Timeline of Greatest Film
Milestones and Turning Points
in Film History


The Year 1929

Timeline of Greatest Film History Milestones and Turning Points
(by decade and year)
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1920, 1921, 1922, 1923, 1924, 1925, 1926, 1927, 1928, 1929

The Year 1929
Year
Event and Significance
1929
The first Academy Awards 'winners' were announced on the back page of the organization's bulletin three months before being officially awarded. Twelve award statuettes were quickly presented by Academy President Douglas Fairbanks, Sr. - it was the first Academy Awards ceremony, taking place at a private dinner at the Hollywood Roosevelt Hotel on May 16, honoring films from 1927 and 1928. Paramount's Wings (1927) won Best Picture (based on production). It was the only silent film to win an Oscar for Best Picture. A second 'Best Picture' category for artistic merit (a category dropped the next year), was awarded to Sunrise (1927). Emil Jannings and Janet Gaynor were the first Best Actor and Best Actress winners - for multiple films.
1929
Actress Mary Pickford was the first performer to conduct a marketing campaign for an Academy Award, in the second year of its offering, by inviting all of the judges to her home for tea at her 22-room Pickfair mansion -- her ploy worked and she actually won the Best Actress honor (awarded in 1930) for her overly-emotive performance in her first talkie, the melodramatic Coquette (1928/29). Pickford and Fairbanks also starred together in the box-office flop The Taming of the Shrew (1929) - a misguided effort to bolster their stardom.
1929
Hollywood released its first original (backstage) musical. It was MGM's first all-talking picture and musical -- The Broadway Melody (1929) (aka The Broadway Melody of 1929) - a Best Picture Academy Award winner (it was the first sound film to win the award), and the first musical with an original score. It was also the first musical to spawn a series of Broadway Melody sequels that stretched out to 1940 (the final film starred Fred Astaire and Eleanor Powell). It was also one of the first musicals to feature a Technicolor (two-color) sequence ("The Wedding of the Painted Doll"), beginning a trend for other musicals to include color sequences. The musical film genre was born with the coming of sound films.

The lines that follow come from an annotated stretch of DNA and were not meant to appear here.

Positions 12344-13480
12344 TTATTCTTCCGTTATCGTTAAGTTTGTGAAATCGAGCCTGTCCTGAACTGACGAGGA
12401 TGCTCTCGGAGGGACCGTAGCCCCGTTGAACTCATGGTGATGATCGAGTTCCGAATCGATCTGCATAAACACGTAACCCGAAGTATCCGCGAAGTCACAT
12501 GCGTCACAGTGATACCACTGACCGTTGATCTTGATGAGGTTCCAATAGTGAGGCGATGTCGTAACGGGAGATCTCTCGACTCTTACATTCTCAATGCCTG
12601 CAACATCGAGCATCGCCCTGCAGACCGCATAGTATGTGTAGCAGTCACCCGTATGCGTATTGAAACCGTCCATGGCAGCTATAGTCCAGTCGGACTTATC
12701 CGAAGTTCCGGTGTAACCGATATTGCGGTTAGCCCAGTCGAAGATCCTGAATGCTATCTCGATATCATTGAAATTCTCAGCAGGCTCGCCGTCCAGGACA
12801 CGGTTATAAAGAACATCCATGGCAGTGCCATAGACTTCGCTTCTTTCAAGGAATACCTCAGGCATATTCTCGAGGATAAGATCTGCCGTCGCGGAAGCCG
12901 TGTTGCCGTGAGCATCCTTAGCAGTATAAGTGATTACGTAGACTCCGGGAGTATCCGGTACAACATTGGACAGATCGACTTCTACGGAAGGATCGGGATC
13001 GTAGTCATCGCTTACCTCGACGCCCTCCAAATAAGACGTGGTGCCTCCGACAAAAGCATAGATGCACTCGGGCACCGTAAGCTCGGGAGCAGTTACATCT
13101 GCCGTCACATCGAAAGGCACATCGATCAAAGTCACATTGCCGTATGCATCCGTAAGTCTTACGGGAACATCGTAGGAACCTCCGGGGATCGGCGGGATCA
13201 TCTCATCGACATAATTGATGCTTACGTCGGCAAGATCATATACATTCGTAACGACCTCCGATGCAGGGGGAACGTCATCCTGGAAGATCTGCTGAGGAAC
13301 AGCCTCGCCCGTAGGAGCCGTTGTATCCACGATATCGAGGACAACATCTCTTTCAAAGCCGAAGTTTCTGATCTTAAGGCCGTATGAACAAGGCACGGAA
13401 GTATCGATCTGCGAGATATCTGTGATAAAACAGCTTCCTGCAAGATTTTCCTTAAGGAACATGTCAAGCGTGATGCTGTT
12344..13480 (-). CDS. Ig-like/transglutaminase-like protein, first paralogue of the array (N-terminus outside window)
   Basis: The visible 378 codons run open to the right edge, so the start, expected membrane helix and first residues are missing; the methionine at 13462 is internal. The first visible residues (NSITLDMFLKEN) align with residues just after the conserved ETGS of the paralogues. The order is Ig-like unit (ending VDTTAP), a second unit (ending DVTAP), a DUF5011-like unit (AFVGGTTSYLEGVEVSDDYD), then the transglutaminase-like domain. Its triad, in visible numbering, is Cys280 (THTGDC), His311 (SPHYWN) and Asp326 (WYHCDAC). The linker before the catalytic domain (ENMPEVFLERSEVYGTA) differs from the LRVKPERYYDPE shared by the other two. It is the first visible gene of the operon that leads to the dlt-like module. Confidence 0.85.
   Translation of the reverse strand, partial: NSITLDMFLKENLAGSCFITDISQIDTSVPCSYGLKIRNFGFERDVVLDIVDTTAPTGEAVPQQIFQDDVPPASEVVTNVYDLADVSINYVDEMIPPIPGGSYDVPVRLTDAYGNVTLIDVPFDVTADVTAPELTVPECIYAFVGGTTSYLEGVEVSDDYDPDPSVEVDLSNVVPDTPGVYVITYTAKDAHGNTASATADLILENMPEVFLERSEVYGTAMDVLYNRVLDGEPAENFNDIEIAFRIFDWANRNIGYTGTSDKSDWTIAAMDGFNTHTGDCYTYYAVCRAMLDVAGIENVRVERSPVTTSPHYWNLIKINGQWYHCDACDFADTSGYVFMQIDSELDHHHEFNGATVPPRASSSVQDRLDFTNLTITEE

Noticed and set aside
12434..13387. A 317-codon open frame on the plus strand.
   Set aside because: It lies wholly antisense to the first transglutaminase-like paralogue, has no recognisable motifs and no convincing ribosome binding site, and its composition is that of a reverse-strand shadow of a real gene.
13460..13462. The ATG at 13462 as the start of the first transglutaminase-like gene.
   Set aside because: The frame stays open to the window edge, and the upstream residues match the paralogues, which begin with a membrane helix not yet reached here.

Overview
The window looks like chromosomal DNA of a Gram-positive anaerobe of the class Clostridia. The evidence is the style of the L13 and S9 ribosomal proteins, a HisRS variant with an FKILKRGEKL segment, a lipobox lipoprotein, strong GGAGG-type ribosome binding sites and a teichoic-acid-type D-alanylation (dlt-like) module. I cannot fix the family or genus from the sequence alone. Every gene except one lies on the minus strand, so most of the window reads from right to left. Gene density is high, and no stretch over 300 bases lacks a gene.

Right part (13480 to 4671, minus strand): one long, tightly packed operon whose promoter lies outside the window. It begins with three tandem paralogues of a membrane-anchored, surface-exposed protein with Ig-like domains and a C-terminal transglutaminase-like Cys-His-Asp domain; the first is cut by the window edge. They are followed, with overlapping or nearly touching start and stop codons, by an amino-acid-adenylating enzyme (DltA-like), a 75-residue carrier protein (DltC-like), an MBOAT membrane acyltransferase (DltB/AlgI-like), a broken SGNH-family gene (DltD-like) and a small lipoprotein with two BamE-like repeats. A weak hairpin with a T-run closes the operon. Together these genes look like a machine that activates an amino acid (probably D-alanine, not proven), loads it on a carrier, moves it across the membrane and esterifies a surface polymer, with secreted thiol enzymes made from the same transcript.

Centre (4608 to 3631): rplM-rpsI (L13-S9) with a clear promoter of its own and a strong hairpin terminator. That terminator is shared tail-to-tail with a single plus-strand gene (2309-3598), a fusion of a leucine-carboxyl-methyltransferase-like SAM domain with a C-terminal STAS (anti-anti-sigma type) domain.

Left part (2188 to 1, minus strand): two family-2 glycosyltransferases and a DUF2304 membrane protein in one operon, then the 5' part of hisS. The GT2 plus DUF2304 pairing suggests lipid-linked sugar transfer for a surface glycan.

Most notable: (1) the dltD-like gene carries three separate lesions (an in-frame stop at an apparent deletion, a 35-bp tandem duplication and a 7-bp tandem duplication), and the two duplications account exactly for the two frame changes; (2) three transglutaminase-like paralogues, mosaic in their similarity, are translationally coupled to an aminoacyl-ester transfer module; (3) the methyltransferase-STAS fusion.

1929
The Best Picture-nominated western film In Old Arizona (1929), made by directors Raoul Walsh and Irving Cummings, was released. It was the first full-length talkie film to be shot outdoors (on location) and not in a studio, as well as the first sound western film.
1929
Director Erich von Stroheim's last silent film Queen Kelly (1929), starring Gloria Swanson, (partial footage seen in Billy Wilder's Sunset Boulevard (1950), also starring Swanson and von Stroheim), was not finished due to its expensive and elaborate production, and disagreements between Swanson and the director. Producers also balked at the idea of completing it - when the demand was increasing for sound films.
1929
A 1925 musical was made into a Paramount feature film of the same name, Cocoanuts (1929), featuring the Marx Brothers -- their first film. It was shot at Paramount's Astoria Studios on Long Island.
1929
The first full-length, modern sound ("First 100% Natural Color, Talking, Singing, Dancing Picture") motion picture produced entirely in color (two-strip Technicolor), director Alan Crosland's musical On With the Show (1929), premiered in New York City on May 28, 1929. [Note: Previously, The Cavalier (1928), technically the first feature-length sound film completely in Technicolor, had only music and sound effects with silent title cards.] The second Technicolor 'talkie' film was Gold Diggers of Broadway (1929), also from Warner Bros.